Full Review of Hidden City: Mystery of Shadows – A game of shadows
It looks like the casual detective game genre is on fire these days! We have seen a variety of games inspired by “Nancy Drew” – these cute, harmless games with gorgeous visuals, uncomplicated plot and hours of quiet, simple gameplay.
Hidden City claims to carry your imagination away, so let’s see if the developers stand by their words.
While dissecting this game, I found myself thinking that I saw it all before… Ah, of course – it’s the influence of H. P. Lovecraft’s works on this F2P detective jam! The narrative of the game starts off with various people having apocalyptic visions of something nasty to come. Rings a bell, doesn’t it?
As the main character, you’re supposed to untangle a series of mysteries that lead you to a final explanation of why and where from came this devilish black mist, which devoured one of your friends. To solve that puzzle you need to go to an enchanted city, populated by demonic creatures, wizards, fairies etc.
Your primary task is to search for hidden items, collecting them and playing mini-games fighting off ghouls and vampires. As you can see the gameplay has nothing extraordinary to offer, except for this slight mystical touch.
- A number of quests given to you by oddball characters.
- Artifact-making – it is vital for further progress.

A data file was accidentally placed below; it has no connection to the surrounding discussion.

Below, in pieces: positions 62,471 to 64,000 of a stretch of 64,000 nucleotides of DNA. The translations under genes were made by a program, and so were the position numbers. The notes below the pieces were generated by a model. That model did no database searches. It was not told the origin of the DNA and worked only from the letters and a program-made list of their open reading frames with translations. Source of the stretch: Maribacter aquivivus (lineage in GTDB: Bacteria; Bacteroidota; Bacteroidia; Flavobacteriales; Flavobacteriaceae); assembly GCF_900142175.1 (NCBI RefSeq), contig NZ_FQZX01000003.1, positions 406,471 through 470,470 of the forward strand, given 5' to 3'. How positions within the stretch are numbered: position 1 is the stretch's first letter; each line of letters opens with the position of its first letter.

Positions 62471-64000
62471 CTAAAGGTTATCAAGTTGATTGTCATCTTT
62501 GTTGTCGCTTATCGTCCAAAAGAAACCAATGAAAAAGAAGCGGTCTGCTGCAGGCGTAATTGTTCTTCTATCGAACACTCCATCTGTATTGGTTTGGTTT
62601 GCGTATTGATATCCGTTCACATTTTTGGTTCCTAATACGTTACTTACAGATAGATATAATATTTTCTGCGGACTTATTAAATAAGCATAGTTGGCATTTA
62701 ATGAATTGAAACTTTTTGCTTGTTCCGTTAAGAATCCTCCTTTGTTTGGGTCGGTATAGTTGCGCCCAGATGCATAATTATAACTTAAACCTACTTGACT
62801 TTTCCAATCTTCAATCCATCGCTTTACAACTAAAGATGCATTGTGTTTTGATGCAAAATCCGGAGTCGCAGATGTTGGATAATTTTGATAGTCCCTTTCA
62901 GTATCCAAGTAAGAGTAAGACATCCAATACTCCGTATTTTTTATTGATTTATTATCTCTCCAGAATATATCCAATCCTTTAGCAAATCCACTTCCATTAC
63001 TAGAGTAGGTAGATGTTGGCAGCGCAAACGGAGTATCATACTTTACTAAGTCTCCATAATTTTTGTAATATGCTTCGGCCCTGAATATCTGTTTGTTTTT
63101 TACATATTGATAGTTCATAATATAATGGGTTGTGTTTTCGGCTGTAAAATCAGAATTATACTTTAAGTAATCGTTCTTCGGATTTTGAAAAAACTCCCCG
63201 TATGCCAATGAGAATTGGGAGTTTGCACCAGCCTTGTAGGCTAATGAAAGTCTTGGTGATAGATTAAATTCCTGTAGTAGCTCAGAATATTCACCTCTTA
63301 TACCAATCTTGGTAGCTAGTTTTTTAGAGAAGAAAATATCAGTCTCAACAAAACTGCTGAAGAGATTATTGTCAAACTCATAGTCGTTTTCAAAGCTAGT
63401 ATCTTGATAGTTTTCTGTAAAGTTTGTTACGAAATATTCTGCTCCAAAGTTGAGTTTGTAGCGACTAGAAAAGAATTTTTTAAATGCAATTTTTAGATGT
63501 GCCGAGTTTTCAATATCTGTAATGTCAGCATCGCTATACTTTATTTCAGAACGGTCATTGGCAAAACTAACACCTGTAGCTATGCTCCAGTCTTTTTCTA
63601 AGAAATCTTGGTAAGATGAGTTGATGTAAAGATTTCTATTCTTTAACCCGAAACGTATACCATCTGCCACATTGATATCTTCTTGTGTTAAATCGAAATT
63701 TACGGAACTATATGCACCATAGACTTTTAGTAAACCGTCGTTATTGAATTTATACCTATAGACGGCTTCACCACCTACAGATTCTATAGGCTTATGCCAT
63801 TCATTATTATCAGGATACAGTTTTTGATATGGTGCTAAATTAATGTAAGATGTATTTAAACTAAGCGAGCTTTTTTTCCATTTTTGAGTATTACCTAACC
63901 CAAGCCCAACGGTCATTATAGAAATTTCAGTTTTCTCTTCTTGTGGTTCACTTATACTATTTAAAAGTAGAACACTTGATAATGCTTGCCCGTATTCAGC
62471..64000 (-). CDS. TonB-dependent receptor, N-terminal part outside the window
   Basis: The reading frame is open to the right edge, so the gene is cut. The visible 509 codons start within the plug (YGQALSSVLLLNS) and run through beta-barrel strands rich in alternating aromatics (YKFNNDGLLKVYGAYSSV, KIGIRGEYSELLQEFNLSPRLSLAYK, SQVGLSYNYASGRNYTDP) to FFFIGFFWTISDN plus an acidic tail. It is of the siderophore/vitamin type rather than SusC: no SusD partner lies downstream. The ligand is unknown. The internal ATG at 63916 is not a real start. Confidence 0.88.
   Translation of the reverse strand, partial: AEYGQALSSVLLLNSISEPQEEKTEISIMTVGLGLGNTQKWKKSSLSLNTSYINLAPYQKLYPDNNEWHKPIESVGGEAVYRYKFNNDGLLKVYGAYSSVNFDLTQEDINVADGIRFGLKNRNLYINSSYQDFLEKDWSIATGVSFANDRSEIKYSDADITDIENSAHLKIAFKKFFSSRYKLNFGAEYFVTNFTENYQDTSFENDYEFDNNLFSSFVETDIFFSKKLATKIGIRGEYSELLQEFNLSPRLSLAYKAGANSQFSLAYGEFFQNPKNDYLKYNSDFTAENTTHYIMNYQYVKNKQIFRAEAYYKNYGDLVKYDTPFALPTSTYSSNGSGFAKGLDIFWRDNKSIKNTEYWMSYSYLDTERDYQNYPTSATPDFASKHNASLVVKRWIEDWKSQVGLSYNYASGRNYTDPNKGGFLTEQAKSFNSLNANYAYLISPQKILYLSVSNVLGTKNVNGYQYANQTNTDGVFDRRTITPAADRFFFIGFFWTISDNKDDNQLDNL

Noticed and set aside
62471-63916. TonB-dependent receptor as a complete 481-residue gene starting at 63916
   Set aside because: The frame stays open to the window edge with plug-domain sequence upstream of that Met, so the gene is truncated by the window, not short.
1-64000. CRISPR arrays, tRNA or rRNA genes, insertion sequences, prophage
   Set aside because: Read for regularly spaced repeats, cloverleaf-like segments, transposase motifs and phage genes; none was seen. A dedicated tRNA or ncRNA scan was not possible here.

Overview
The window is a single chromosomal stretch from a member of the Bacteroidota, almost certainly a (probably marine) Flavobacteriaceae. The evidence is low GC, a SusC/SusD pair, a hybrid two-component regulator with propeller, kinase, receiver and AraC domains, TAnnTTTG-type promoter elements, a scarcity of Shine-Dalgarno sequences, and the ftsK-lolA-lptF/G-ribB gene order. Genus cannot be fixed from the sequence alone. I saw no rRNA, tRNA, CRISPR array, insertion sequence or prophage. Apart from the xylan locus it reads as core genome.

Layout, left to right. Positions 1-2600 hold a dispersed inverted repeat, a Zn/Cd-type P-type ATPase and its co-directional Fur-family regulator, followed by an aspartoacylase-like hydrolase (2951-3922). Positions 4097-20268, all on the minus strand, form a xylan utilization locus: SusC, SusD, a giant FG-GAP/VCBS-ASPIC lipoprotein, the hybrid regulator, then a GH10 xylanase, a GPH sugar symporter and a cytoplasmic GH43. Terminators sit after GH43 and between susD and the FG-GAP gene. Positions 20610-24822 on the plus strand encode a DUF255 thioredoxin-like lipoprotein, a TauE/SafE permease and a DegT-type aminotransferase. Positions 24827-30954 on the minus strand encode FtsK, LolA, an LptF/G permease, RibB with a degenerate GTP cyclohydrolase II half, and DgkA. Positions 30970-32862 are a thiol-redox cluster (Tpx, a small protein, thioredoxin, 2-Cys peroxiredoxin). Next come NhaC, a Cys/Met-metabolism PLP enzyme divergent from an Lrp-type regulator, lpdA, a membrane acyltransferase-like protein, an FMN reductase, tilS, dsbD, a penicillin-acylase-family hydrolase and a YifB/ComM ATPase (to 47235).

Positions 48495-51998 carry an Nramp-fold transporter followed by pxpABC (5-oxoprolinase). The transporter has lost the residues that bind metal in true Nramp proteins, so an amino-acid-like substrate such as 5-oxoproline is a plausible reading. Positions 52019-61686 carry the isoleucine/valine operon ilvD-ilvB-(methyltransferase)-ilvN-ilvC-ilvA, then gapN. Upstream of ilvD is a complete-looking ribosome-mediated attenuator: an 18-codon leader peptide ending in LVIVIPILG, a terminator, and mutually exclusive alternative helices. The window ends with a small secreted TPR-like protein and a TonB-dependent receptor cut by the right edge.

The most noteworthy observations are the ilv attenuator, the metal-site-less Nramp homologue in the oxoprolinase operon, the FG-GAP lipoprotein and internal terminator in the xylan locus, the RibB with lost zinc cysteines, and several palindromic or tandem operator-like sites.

- A bit of action with monster-slaying – the only way to procure some rare resources, items and weapons.
To say the truth, after a one-hour session at Hidden City, the voodoo masks, the ominous dark figures in black gowns, gargoyles etc. started making me yawn. Maybe this genre isn’t exactly my cup of tea, or maybe after just 60 minutes of gameplay, Hidden City becomes a bit repetitive.
Can’t take your eyes off it
I’m not embarrassed to say that the visuals of the game are luxurious, displaying minute and precise detalization. In one of the story scenes, there’s a cart with clementines, and you can actually count all of them.
I was always confused and intrigued why the detective games always have stunning graphics and dreadfully cheap gameplay at the same time. Well, I guess it’s the “necessary evil” of the detective genre.
The soundtrack perfectly matches the mood of the game, and you won’t believe it, but the cutscenes do have voiceovers – it’s like watching an interactive little movie on your device!
The technical aspect of the app is done satisfactorily. Most of the time you’ll have to manipulate the protagonist’s floating hand clicking on objects. It’s merely a tap/swipe principle that the game controls are based on which is ergonomically safe btw.
Although it has a number of bugs:
- The game cannot be started in the same profile on another device – the progress will be lost.
- The in-game chronometer may get frozen and then run lickety-split 2 mins later.
- Quests published on Facebook sometimes do not award you extra-exp point.
My favourite part: donations & purchases. The game is free for both iOS and Android but once you have it installed – oh boy…
The game has a special energy meter. You need this energy to complete various mini-games (e.g. monster-fighting), and there’s a catch: it never regenerates fully.
Moreover, you have a limited number of hints that help you find hidden objects. It never gets replenished once you spend all of them and as you’ve guessed the only way to escape this nightmare is to spend actual money. Up to $170 (surprised whistle).
Hidden City is mesmerizingly beautiful, but it has nothing new to offer. You have to be a patient and persistent person to complete it, and your wallet may become a lot thinner when you’re done with the game.